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We don't demand a lot from movies, but we do insist they get basic senses right. In "The Eye," a remake of a popular Chinese-language horror movie, when Jessica Alba's character Sydney receives a cornea transplant to give her sight after 15 years of blindness, she starts hearing things.
Sure, everything looks ghostly in those first days of tentative vision, and Sydney can vaguely make out some creepy forms. But mostly she hears bangs, shrieks, voices, moaning and an assortment of other haunted-house noises. That's right: After eye surgery, Sydney hears dead people.
A comedy? No, this is a very serious thriller starring -- did I mention already? Jessica Alba, who, when not elevated on heels as high as celery stalks, or frantically running around in see-through undershirts, contemplates deep thoughts in the shower about the strange visions she's been having with a pair of refurbished peepers.
What does she see? The cold, dead forms of horrors past namely an assortment of scenarios and characters from recent memory. Sydney's new hell is "Scary Movie" scenes set to a spooky record skipping in eternal damnation. We get vengeful spirits, extrasensory visions, visits from a dead Asian kid, zombies, and, to remind us the '80s had good thrillers, too, recently deceased people yanked offstage by ghouls, just like in "Ghost."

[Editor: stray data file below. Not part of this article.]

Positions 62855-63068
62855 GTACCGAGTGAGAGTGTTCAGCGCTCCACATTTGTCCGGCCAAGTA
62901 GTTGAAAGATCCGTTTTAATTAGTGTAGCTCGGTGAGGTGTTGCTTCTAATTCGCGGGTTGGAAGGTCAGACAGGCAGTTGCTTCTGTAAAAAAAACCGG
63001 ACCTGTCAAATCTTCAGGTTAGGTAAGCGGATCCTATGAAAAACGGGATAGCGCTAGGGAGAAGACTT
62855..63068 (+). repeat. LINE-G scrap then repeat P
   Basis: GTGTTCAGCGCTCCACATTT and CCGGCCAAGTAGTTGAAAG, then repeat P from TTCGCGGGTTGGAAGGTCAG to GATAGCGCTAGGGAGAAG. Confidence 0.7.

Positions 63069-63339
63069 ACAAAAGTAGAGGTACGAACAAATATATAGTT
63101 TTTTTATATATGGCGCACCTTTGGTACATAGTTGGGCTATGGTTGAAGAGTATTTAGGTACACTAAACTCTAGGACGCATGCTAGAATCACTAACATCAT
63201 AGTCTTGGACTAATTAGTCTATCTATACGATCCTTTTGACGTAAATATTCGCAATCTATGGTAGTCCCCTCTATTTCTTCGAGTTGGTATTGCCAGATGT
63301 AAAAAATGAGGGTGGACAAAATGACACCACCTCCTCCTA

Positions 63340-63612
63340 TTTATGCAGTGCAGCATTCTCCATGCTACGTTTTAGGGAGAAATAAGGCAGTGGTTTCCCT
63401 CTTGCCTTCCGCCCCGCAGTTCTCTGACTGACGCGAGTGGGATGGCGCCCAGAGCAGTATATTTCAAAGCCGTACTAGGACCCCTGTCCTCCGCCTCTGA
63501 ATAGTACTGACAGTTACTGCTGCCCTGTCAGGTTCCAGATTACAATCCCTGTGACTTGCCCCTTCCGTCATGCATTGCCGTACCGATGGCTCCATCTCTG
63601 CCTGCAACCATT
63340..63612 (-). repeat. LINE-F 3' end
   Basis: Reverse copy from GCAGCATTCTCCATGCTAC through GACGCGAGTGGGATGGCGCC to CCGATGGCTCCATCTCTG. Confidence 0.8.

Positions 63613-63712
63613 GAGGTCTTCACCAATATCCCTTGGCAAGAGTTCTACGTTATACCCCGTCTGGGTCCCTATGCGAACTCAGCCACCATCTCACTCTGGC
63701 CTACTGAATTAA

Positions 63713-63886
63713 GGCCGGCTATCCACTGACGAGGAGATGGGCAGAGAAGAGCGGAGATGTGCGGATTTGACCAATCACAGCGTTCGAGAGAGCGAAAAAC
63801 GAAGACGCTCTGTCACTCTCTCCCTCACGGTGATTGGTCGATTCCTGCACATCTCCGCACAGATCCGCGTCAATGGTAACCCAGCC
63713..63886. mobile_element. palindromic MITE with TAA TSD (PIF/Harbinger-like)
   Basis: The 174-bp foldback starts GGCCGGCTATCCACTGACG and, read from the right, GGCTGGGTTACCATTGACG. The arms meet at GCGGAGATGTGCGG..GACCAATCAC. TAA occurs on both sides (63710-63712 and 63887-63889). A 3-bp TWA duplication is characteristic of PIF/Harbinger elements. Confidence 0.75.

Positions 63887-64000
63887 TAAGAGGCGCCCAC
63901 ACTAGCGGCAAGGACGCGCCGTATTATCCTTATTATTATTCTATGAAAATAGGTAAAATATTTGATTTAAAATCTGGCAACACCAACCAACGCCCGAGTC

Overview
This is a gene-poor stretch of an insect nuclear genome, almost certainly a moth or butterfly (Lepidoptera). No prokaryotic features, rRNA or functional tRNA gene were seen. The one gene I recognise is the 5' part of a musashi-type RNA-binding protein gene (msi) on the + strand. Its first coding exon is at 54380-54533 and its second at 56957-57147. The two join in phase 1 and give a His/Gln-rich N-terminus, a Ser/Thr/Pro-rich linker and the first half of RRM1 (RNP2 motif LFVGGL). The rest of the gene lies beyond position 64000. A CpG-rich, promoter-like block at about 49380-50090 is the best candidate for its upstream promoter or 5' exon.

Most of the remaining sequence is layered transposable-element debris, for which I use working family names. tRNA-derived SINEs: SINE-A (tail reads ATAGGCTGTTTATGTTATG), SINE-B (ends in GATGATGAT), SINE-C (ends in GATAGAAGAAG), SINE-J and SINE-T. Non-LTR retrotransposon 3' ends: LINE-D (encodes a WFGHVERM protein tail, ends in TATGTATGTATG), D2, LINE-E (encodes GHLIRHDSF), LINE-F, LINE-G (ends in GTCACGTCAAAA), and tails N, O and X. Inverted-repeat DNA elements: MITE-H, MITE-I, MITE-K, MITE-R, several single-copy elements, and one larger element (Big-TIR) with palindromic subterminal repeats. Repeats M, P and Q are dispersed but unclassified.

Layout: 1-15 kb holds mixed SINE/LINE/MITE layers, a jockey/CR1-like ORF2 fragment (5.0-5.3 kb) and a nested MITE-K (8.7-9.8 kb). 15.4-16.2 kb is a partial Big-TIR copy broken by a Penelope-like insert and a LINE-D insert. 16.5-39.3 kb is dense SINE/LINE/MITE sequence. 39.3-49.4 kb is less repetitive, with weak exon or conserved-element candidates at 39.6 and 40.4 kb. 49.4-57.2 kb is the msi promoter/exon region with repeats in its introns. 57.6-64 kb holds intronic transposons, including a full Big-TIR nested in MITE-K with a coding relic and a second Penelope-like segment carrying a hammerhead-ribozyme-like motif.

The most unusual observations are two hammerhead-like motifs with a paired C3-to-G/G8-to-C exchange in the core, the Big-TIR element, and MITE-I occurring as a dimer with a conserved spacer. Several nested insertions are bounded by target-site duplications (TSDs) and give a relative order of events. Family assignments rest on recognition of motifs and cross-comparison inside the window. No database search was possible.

Determined to be taken seriously, the movie has Sydney look up something called "cellular memory," which has nothing to do with the new iPhone. Her eyes, we are told, remember the girl who used to own them. Or the girl remembers the eyes it's never quite clear.
Regardless, her visions are now Sydney's, and they lead her and eye-therapist/romantic interest Paul (Alessandro Nivola) down to Mexico to find out what it all means.
Nothing, is what the movie's makers must at some point have realized.
In the end, unable to put Sydney in danger, they turn the movie into an episode of "Heroes." I didn't get it, but it had me scared, all right. All I kept thinking was how many Chinese could be thinking up new horror movies ... right ... now. (PG-13) 97 min. SClick here for more News and Features